Flippin' Out What You Should Know About Flip Taxes

As buildings age, they inevitably need repairs and capital improvements - a boiler needs replacing, the façade needs repair, or the outdated lobby can use a facelift - to name a few. For cooperative buildings with healthy reserve funds, the cost of these expenses may be covered without additional contributions from shareholders. But, when there isn't enough money in the reserve fund, shareholders may be hit with a hefty assessment to cover the cost.

In an effort to avoid the dreaded "A" word, one of the challenges for a co-op's board of directors is to try to find alternative ways to keep the reserve fund strong. One way that is increasingly popular is to require a "flip tax" - or "transfer fee" - each time an apartment is sold.

The idea of a flip tax is not new. In the early 1980's, when a lot of rental buildings were converting to co-op status, buildings needed capital improvements and there was not much money in reserve. According to Stuart Saft, a real estate attorney in Manhattan, "The feeling was tenants who bought at low insider prices and who were making quick profits by selling their apartments at market rates should give something back to the building."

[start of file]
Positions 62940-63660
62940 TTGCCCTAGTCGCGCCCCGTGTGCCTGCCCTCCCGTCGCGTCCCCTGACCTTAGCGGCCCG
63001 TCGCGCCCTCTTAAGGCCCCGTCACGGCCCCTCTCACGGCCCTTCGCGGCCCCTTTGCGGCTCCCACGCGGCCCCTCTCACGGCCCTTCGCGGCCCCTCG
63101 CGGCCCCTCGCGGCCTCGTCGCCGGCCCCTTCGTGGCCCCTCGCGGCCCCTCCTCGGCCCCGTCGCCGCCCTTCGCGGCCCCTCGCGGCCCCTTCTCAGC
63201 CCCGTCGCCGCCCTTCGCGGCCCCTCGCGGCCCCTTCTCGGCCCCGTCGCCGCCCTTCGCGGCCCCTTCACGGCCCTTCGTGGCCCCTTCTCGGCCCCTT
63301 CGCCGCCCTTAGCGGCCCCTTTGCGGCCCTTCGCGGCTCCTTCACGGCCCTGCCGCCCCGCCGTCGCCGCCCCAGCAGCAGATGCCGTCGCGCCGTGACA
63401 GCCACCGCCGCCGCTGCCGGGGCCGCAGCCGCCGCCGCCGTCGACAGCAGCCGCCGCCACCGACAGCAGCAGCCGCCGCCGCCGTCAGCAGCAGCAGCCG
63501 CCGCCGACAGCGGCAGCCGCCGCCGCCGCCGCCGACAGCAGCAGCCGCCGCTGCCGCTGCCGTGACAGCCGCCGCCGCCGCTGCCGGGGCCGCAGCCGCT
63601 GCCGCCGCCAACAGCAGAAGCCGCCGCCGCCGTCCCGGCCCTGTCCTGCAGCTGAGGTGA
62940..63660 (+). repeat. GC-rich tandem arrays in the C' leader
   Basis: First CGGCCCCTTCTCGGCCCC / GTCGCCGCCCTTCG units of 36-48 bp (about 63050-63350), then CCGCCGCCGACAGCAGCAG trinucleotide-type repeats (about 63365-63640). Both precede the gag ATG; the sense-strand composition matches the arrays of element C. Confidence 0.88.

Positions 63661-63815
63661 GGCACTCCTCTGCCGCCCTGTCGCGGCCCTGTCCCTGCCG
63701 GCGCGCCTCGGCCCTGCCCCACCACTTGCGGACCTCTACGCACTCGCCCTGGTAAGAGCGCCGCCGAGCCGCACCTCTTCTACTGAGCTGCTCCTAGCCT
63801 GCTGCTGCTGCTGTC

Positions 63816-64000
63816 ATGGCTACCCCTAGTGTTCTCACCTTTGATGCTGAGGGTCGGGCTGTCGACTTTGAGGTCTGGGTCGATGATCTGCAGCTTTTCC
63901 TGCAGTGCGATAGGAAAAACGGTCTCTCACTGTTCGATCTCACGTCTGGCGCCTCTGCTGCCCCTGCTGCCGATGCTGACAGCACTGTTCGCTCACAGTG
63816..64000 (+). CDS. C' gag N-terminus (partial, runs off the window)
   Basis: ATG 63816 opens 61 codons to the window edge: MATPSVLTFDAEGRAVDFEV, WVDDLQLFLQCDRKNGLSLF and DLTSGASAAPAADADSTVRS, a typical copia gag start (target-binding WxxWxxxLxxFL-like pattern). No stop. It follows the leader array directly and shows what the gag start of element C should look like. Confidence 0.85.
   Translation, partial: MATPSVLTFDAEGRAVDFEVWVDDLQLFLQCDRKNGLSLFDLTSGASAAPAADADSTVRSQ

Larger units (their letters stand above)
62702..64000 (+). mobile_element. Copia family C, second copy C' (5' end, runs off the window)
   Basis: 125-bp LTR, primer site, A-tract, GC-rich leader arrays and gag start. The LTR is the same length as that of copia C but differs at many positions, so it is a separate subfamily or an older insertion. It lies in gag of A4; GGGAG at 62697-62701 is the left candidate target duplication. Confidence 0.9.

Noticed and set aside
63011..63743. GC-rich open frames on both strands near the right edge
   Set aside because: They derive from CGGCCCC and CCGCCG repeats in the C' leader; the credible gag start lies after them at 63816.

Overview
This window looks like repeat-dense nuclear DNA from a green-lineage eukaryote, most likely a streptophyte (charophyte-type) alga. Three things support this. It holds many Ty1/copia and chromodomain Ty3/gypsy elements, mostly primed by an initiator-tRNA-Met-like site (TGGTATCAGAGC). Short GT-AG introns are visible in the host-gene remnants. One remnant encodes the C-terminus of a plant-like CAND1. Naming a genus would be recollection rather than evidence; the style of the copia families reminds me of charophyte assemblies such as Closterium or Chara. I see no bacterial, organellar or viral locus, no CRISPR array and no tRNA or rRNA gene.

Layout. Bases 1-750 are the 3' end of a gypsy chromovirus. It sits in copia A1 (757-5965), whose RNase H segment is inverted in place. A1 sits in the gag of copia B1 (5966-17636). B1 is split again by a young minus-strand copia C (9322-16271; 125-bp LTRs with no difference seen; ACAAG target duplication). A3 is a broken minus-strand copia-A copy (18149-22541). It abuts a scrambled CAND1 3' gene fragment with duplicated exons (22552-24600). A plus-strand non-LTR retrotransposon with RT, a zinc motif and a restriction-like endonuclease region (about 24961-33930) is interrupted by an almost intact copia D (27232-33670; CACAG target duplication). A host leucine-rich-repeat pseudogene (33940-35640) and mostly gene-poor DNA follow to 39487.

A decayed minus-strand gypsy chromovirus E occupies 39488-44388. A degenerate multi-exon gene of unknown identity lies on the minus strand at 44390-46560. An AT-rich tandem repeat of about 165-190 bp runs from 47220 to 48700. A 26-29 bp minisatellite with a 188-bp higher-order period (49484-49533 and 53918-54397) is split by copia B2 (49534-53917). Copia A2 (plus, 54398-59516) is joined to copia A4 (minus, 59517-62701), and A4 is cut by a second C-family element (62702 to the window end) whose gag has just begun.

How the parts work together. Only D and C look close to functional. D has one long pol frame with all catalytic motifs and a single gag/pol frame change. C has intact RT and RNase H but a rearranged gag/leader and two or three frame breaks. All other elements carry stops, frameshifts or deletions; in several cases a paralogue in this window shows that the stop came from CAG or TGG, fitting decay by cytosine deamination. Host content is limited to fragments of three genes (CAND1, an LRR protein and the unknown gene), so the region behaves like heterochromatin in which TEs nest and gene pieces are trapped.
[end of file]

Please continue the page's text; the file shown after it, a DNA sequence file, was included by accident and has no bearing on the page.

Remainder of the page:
Thus, the flip tax was born.

"It was basically only done in conversions," says Saft. "Then about eight or nine years ago, existing co-ops started implementing flip taxes as they were looking for new sources of income for the reserve fund."


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